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Designer Laces Up Void in Evening Wear

November 07, 1986|BETTY GOODWIN

If Ann Lawrence wrote a self-help book, it could be titled "Design to Win." It would be based on her fail-safe method for launching her clothing label, which she put into action last year.

The 41-year-old businesswoman and designer hired a marketing firm to survey better department store buyers to find out which area of the women's clothing business hadn't been saturated and where a new designer such as herself could fill a void.

"I didn't want to do something at which I couldn't be successful," she explained.

As a result, Lawrence learned that there was a gap in well-made, well-designed evening clothes retailing for under $1,000.

"The consensus," she said, "was that there were enough super designers, like Oscar de la Renta and that gang."

Fortunately, evening wear had been Lawrence's forte ever since she went on an antique-lace buying frenzy in London in 1976 and started making one-of-a-kind lace wedding gowns and what she calls "occasion clothes" under her Lace Works label.

And if the market survey had said stores needed more sportswear?

"I wouldn't have done it," she said flatly during a showing of the second Lawrence collection at Saks Fifth Avenue in Beverly Hills. Prices ended up topping her $1,000 limit in the ball-gown category, she said, because it became impossible to make a ball gown properly at that price.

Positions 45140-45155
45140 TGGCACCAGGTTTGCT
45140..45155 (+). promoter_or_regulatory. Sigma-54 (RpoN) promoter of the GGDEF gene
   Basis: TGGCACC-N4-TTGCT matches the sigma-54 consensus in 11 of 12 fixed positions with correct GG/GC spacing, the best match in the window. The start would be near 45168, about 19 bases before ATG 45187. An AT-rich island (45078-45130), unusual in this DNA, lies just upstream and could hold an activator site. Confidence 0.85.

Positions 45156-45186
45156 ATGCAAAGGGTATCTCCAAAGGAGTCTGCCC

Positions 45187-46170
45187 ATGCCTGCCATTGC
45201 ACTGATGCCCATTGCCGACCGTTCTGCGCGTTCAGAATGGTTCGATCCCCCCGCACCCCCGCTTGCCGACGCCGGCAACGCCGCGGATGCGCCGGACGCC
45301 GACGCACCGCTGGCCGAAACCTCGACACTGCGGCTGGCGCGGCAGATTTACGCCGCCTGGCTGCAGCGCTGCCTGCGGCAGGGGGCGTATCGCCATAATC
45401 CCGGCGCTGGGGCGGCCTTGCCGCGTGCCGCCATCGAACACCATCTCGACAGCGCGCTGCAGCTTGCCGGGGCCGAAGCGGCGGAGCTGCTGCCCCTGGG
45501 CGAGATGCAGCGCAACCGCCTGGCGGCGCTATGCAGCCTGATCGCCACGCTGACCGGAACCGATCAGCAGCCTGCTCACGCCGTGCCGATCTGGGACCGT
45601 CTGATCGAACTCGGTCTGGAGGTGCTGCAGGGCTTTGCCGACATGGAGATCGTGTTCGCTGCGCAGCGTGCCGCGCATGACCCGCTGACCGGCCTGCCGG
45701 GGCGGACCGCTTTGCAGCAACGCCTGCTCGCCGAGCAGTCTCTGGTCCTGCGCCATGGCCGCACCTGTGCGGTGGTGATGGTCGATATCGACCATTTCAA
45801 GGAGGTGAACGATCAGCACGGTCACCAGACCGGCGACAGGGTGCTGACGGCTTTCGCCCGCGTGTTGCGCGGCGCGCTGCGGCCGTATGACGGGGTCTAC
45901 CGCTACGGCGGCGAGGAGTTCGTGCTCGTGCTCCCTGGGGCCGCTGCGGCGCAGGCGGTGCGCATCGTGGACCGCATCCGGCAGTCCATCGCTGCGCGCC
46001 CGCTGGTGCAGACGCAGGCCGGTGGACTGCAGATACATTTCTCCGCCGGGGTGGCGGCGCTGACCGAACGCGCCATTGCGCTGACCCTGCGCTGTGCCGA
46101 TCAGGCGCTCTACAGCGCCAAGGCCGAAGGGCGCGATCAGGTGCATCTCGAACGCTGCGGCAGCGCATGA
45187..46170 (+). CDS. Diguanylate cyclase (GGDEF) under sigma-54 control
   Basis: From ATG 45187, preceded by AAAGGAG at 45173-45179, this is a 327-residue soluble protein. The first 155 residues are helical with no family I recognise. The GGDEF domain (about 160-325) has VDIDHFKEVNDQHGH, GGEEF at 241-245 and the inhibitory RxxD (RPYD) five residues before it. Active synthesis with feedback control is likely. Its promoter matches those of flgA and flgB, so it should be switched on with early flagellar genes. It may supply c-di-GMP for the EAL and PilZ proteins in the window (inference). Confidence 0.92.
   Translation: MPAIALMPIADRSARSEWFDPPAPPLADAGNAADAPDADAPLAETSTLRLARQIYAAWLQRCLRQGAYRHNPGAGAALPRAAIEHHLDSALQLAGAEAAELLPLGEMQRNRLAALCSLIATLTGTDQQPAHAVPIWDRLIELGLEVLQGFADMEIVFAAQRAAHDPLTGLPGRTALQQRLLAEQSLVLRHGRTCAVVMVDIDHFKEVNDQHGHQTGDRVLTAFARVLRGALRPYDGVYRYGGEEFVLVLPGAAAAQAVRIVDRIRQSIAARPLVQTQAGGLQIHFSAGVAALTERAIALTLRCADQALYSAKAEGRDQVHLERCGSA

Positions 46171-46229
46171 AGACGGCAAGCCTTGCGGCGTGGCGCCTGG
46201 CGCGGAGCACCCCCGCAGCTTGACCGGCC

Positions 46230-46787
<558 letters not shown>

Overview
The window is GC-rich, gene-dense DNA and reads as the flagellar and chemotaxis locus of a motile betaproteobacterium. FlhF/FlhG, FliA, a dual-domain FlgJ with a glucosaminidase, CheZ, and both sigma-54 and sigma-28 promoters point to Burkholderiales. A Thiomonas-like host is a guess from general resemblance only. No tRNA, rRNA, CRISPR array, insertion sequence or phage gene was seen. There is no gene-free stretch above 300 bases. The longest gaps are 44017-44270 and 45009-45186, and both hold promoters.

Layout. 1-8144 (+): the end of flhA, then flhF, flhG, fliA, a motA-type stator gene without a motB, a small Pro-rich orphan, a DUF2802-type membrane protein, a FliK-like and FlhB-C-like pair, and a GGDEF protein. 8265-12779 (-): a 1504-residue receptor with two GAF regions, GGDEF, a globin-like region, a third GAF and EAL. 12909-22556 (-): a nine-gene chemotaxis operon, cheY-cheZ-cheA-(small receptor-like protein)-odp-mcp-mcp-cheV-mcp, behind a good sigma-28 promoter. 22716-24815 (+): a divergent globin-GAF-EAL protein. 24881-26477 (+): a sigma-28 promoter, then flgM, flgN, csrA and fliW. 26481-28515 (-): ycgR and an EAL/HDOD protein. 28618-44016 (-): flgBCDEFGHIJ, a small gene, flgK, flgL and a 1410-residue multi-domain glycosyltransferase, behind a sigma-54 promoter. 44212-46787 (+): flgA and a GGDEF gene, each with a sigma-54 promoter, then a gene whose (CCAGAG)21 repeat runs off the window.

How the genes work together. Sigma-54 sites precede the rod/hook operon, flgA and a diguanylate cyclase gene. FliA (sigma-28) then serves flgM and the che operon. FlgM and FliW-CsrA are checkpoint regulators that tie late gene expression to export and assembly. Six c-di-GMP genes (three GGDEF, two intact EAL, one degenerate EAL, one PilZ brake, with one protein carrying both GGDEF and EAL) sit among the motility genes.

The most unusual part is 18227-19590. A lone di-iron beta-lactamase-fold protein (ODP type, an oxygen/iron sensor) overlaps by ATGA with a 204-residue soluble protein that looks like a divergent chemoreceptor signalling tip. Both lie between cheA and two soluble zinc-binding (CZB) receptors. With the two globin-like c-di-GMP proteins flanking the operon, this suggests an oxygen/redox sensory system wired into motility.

"Most important ball gowns are $2,500 or more, so we're still keeping our price points under the expensive market," she said. The most expensive ball gown in Lawrence's collection is $1,790.

Lawrence is partial to "fine, complicated" fabrics, such as silk taffeta, lace and ottoman, and flourishes, such as beading, feathers and fringe. Most dresses come in black ("everyone needs that black dinner dress"), white or red with accents of color, and many styles are classical enough to be worn for years.

Business-Like Approach

Now based in New York, Lawrence spent the past decade in Atlanta, Ga., with her husband. When he died in 1980, she took over his real estate-investment business, and she has concluded that her business-like approach to fashion came as a result of that exposure.

"I knew the pitfalls a lot of designers fall into. I knew that you cannot succeed and be undercapitalized, and I started with my own money. Because of my business background, I knew what had to be done to get to the bottom line."

Keeping her various companies going means working 60 to 70 hours a week. On weekends, she heads to work at Lawrence Ltd., a boutique she opened in Southampton where she is now building a home.

So far the hard work has paid off. "We're having an excellent season," Lawrence reported with assurance.

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